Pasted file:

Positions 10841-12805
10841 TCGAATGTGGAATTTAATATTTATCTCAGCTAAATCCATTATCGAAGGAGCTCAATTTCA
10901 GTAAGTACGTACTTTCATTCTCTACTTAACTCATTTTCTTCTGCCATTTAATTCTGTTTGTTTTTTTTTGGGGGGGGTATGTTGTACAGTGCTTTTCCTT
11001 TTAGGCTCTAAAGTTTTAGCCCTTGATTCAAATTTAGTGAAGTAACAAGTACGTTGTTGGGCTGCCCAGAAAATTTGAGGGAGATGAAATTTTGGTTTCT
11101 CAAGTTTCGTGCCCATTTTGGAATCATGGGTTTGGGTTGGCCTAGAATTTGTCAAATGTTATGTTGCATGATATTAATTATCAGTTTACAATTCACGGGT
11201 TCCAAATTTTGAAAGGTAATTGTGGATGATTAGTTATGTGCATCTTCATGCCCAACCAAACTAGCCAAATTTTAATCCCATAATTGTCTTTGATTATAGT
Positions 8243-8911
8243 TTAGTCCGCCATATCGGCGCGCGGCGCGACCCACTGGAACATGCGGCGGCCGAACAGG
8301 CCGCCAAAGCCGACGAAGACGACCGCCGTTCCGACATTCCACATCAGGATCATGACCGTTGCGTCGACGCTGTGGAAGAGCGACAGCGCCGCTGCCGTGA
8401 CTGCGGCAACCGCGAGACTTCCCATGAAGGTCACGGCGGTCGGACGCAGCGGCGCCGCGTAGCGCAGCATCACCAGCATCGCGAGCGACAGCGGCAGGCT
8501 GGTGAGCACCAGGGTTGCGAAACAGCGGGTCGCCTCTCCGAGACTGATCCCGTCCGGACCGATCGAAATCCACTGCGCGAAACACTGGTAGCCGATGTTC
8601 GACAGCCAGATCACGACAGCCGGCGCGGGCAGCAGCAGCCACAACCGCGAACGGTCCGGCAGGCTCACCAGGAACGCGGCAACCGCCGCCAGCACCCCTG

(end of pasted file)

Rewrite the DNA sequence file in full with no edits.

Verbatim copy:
Positions 10841-12805
10841 TCGAATGTGGAATTTAATATTTATCTCAGCTAAATCCATTATCGAAGGAGCTCAATTTCA
10901 GTAAGTACGTACTTTCATTCTCTACTTAACTCATTTTCTTCTGCCATTTAATTCTGTTTGTTTTTTTTTGGGGGGGGTATGTTGTACAGTGCTTTTCCTT
11001 TTAGGCTCTAAAGTTTTAGCCCTTGATTCAAATTTAGTGAAGTAACAAGTACGTTGTTGGGCTGCCCAGAAAATTTGAGGGAGATGAAATTTTGGTTTCT
11101 CAAGTTTCGTGCCCATTTTGGAATCATGGGTTTGGGTTGGCCTAGAATTTGTCAAATGTTATGTTGCATGATATTAATTATCAGTTTACAATTCACGGGT
11201 TCCAAATTTTGAAAGGTAATTGTGGATGATTAGTTATGTGCATCTTCATGCCCAACCAAACTAGCCAAATTTTAATCCCATAATTGTCTTTGATTATAGT
Positions 8243-8911
8243 TTAGTCCGCCATATCGGCGCGCGGCGCGACCCACTGGAACATGCGGCGGCCGAACAGG
8301 CCGCCAAAGCCGACGAAGACGACCGCCGTTCCGACATTCCACATCAGGATCATGACCGTTGCGTCGACGCTGTGGAAGAGCGACAGCGCCGCTGCCGTGA
8401 CTGCGGCAACCGCGAGACTTCCCATGAAGGTCACGGCGGTCGGACGCAGCGGCGCCGCGTAGCGCAGCATCACCAGCATCGCGAGCGACAGCGGCAGGCT
8501 GGTGAGCACCAGGGTTGCGAAACAGCGGGTCGCCTCTCCGAGACTGATCCCGTCCGGACCGATCGAAATCCACTGCGCGAAACACTGGTAGCCGATGTTC
8601 GACAGCCAGATCACGACAGCCGGCGCGGGCAGCAGCAGCCACAACCGCGAACGGTCCGGCAGGCTCACCAGGAACGCGGCAACCGCCGCCAGCACCCCTG